Research supports the benefits of chelated minerals over their non-chelated counterparts. In fact, one study published in the journal Nutrients found that chelated magnesium (magnesium glycerophosphate) increased blood magnesium levels in adults significantly more than non-chelated magnesium (magnesium oxide). Another study, this one in infants, found that a much lower dose of chelated iron (iron bisglycinate, at 0.34 milligrams per pound of body weight) was just as effective in raising blood iron levels as a higher dose of non-chelated iron (iron sulfate, at four times the amount).

Who might benefit from chelated minerals? 

In some situations, taking the chelated form of a mineral may be more suitable. Those who experience stomach pain after taking supplements might have fewer side effects from chelated minerals. Bailey also points out that people with specific dietary restrictions, such as vegans and vegetarians who may not get enough minerals like iron, zinc, and calcium, can achieve better nutrient balance through chelated mineral supplements. “The superior absorption properties of chelated minerals ensure that dietary insufficiencies are effectively addressed,” he says.

Chelated minerals may also benefit older adults since we naturally produce less stomach acid, which can affect mineral absorption, as we age, suggests Rodgers. “Since chelated minerals are bound to an amino or organic acid, they don’t require as much stomach acid to be efficiently digested,” she says. 

What to know before taking chelated minerals

Before you stock up on chelated minerals, it’s important to understand how they might affect individuals differently so you can make an informed decision about what’s right for you. 

1. Different Types Suit Different Needs

When it comes to choosing a chelated mineral supplement, you want to know whether to grab one made with an amino acid or organic acid.

“What’s great about amino acid chelates are that they are generally really gentle on the stomach and can be super well-absorbed, so they’re ideal for people with digestive issues like IBS or celiac disease,” says Rodgers. “They’re also really great for athletes who need efficient nutrient absorption for muscle repair.” A popular example here is magnesium glycinate.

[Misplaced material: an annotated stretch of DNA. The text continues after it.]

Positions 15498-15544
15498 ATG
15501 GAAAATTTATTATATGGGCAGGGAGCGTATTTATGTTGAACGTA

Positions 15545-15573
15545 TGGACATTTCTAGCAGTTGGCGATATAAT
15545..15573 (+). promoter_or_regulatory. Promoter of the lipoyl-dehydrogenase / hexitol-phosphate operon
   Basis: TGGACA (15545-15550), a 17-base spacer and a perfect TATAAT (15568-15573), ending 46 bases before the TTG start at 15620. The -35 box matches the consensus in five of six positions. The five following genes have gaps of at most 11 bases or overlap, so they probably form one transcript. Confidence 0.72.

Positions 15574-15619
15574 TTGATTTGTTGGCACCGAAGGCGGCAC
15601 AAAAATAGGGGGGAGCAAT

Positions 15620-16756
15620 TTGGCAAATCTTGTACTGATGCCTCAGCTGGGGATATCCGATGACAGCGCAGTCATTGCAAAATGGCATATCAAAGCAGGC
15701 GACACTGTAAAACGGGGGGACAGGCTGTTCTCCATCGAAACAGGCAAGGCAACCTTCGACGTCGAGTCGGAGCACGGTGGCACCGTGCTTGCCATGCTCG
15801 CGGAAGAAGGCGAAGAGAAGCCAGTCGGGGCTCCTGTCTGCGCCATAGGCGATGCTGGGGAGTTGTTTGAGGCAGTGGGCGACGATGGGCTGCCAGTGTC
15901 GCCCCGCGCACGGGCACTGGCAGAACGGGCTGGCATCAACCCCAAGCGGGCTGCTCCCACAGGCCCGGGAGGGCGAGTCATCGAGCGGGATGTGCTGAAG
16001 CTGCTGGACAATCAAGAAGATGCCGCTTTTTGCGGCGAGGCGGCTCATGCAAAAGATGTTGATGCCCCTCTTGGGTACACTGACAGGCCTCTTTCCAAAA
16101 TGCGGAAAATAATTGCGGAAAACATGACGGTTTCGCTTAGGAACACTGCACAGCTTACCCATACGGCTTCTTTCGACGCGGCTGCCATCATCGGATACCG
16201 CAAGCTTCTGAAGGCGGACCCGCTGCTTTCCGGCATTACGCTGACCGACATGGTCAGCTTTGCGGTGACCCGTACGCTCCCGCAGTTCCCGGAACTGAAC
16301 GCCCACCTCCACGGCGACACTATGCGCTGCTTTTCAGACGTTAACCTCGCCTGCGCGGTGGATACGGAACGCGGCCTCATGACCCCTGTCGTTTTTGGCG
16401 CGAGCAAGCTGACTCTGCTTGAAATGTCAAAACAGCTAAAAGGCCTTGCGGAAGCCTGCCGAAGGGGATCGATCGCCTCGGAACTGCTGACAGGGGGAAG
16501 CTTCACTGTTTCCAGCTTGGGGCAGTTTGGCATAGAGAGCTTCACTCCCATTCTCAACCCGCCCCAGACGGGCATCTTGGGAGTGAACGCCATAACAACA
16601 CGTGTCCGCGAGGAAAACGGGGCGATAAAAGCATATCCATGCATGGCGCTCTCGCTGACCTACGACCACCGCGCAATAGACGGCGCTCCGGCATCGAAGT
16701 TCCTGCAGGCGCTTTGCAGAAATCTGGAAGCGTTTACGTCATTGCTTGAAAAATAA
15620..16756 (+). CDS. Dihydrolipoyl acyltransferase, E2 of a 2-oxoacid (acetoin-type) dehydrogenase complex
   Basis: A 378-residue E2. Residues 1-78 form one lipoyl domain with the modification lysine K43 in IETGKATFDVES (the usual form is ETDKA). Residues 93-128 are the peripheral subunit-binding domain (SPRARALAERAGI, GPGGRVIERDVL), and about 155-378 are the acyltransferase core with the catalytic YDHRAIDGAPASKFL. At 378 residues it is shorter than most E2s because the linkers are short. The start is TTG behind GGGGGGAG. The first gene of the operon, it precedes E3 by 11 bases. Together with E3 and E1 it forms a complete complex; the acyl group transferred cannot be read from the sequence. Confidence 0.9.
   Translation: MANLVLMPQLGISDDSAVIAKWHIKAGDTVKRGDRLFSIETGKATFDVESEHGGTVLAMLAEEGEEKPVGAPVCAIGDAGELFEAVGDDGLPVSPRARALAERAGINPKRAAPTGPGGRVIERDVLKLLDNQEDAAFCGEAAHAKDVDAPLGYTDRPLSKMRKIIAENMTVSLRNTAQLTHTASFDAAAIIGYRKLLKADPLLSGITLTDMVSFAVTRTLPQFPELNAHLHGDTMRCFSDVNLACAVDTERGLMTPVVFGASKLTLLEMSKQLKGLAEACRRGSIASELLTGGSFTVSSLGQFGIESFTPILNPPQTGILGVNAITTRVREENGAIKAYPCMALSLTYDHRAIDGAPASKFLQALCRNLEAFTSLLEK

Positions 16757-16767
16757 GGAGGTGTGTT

“What’s great about organic acid chelates, on the other hand, is that they are also well-absorbed and come with added benefits from the organic acids themselves,” Rodgers says. “So, for example, magnesium citrate can aid in energy production and improve digestion—a great choice for those looking to boost energy levels or improve digestive health.” Unfortunately, this form of magnesium isn’t as gentle on the stomach. As such, those with sensitive systems may want to stick with amino acid chelates. 

2. They may come with side effects

Although most chelated minerals are generally considered safe, there can be different potential side effects associated with taking chelated minerals. “Chelated iron, for example, can have gastrointestinal effects such as nausea, constipation, vomiting, diarrhea, and black, tarry stools,” says Canada-based naturopathic doctor Sarah Connors, N.D. “Most of these side effects will dissipate after the body adjusts to taking iron, but if symptoms persist, then either stopping or consulting with your healthcare provider about the mineral(s) you are taking is a good next step.”   

3. They may exacerbate certain medical conditions